I own Hide in hardback already. I bought it at a local bookstore this summer when I was grieving and browsing and I already wanted to read it.

But Mister Magic is just so my jam. The imagination, the guilt over what you’ve done in your childhood, the missing…the attempts to right them. The weird house in the desert, the group of friends still bound together by the story they shared, the missing memories and the strange inner grief of knowing your life could have been different.

Suffice to say, it’s good. I’ll probably buy it in hardback even though I prefer paperbacks, I just do! They’re easier to haul around with you.

More thoughts and spoilers beyond this point.


This has been the longest year. Even now I don’t quite believe it’s going to end. I know there are things in 2023 to look forward to. I know there’re good things in the future. I know that everything has changed and forever will be changed.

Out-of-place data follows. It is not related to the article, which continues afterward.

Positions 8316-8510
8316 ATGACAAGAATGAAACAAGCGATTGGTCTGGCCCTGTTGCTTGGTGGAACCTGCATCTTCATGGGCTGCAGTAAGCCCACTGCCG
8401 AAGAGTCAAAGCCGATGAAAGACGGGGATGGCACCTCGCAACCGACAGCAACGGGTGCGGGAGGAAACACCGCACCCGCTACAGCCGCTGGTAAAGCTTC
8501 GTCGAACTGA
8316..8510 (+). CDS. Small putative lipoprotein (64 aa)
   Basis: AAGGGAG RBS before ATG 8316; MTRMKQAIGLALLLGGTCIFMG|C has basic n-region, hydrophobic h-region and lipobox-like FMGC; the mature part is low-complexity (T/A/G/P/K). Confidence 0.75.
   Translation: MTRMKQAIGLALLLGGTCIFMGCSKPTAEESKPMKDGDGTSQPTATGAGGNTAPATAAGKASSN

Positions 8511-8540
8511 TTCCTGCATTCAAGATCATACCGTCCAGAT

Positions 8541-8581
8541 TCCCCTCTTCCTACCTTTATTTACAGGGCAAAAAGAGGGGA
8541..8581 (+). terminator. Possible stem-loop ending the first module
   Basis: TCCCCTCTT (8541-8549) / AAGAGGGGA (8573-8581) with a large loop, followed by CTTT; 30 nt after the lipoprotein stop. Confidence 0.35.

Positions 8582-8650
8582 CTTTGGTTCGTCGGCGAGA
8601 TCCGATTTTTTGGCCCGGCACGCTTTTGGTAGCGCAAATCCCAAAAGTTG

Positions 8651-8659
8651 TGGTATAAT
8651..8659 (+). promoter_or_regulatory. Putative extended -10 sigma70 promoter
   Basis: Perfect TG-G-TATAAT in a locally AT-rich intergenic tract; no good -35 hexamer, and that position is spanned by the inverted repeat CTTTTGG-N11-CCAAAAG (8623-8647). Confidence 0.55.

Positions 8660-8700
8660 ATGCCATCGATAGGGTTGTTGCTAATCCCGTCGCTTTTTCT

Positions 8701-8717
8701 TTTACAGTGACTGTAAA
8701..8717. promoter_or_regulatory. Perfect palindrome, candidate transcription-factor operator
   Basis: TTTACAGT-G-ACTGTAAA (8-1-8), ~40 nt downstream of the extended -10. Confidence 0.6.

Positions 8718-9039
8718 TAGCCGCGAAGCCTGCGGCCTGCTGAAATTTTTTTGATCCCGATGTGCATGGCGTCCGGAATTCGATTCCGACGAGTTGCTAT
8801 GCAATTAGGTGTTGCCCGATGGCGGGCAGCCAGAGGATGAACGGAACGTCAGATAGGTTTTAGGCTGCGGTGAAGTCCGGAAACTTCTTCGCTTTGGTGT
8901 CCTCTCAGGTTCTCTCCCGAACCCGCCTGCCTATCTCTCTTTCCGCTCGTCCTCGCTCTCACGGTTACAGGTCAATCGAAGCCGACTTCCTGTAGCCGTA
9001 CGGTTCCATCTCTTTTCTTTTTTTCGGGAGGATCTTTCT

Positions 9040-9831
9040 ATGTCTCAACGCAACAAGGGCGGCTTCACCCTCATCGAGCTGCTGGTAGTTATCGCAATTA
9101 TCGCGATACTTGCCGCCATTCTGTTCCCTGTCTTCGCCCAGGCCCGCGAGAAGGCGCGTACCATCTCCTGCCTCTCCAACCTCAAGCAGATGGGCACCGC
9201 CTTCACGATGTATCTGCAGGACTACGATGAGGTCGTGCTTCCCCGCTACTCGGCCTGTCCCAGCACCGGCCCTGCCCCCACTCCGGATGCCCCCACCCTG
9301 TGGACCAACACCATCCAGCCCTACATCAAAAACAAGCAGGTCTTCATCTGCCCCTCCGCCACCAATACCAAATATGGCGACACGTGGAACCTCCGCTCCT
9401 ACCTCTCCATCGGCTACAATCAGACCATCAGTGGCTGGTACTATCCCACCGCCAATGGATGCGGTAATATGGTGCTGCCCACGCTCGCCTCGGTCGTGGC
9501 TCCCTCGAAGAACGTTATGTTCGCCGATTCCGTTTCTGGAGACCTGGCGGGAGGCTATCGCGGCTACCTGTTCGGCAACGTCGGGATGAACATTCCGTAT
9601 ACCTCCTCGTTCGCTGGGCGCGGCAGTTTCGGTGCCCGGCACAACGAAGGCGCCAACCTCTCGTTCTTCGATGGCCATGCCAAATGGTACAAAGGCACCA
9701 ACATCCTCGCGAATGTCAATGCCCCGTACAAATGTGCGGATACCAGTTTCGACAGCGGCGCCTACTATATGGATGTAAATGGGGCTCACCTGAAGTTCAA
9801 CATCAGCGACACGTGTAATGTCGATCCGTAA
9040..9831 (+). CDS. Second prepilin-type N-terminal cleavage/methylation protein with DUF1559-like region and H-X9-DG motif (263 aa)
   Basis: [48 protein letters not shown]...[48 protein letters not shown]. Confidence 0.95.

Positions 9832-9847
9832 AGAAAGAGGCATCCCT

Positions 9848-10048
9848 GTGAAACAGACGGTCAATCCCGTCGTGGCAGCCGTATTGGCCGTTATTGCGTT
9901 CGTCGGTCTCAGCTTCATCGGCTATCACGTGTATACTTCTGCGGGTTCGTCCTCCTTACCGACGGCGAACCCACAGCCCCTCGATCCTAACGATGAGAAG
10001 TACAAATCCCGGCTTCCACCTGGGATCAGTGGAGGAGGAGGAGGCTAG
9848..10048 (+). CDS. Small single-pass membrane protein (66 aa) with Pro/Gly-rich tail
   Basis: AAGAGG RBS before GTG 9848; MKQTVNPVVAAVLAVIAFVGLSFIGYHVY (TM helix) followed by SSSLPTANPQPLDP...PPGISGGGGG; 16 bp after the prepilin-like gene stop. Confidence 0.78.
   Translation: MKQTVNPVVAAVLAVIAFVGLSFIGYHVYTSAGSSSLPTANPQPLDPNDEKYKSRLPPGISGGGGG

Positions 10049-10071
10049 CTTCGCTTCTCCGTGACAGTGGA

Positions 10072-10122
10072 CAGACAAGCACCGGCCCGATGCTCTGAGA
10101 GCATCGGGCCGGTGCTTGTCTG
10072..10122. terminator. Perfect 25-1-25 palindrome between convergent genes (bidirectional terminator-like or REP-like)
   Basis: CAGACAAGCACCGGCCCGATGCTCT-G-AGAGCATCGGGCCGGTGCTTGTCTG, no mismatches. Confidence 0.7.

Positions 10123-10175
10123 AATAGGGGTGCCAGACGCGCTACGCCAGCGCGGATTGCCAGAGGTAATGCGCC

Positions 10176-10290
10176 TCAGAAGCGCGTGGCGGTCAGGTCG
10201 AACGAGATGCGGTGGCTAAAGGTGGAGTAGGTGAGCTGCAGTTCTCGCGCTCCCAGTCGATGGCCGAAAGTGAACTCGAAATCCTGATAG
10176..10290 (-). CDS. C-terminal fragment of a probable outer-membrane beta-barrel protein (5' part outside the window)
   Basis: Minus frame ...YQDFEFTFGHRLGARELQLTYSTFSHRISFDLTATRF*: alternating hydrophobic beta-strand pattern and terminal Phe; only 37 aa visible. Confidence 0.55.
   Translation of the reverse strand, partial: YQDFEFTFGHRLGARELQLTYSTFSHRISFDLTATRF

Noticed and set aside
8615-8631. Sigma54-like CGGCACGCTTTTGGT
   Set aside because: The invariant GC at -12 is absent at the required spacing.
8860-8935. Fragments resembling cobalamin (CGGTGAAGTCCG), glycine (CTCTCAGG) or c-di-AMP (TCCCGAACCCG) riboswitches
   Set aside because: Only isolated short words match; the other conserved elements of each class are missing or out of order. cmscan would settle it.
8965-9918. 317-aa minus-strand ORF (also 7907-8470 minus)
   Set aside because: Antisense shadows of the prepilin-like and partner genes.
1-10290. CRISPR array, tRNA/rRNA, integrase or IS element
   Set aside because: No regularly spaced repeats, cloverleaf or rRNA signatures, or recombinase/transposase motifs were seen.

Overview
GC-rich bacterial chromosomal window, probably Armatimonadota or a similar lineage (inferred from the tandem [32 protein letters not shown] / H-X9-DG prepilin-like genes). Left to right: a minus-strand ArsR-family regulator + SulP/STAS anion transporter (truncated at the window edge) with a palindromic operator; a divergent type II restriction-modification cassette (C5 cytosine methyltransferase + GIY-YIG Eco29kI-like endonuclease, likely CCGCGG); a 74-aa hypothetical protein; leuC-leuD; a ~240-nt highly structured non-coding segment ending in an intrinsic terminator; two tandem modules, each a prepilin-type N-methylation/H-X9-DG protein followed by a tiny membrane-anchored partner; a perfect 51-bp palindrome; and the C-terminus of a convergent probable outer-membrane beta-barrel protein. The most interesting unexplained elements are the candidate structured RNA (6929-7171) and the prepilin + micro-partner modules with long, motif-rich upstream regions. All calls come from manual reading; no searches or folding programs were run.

My sister died in August.

No matter how much time passes, and we’re coming up on four months now, it still doesn’t feel real. I get up every morning, I feed my cats, I go to work, I chat with coworkers and patrons, I get through the day. I feed the cats again, I shower, I eat something. I watch some tv, some nights alone, some nights with friends. And I go to bed and dream briefly that Ann is still alive, and things are all right. And then I wake up.

And I read.

For the first two months I couldn’t really read at all. It was like the ability to lose myself in a fictional world, the one real escape where I’m not distracted by my phone, was simply gone. Lost. It seemed like it wasn’t physically possible. You’d think I’d have thrown myself into reading even more to get away from this reality. That’s what I’ve done steadily since before 2016. But not now. Not with this.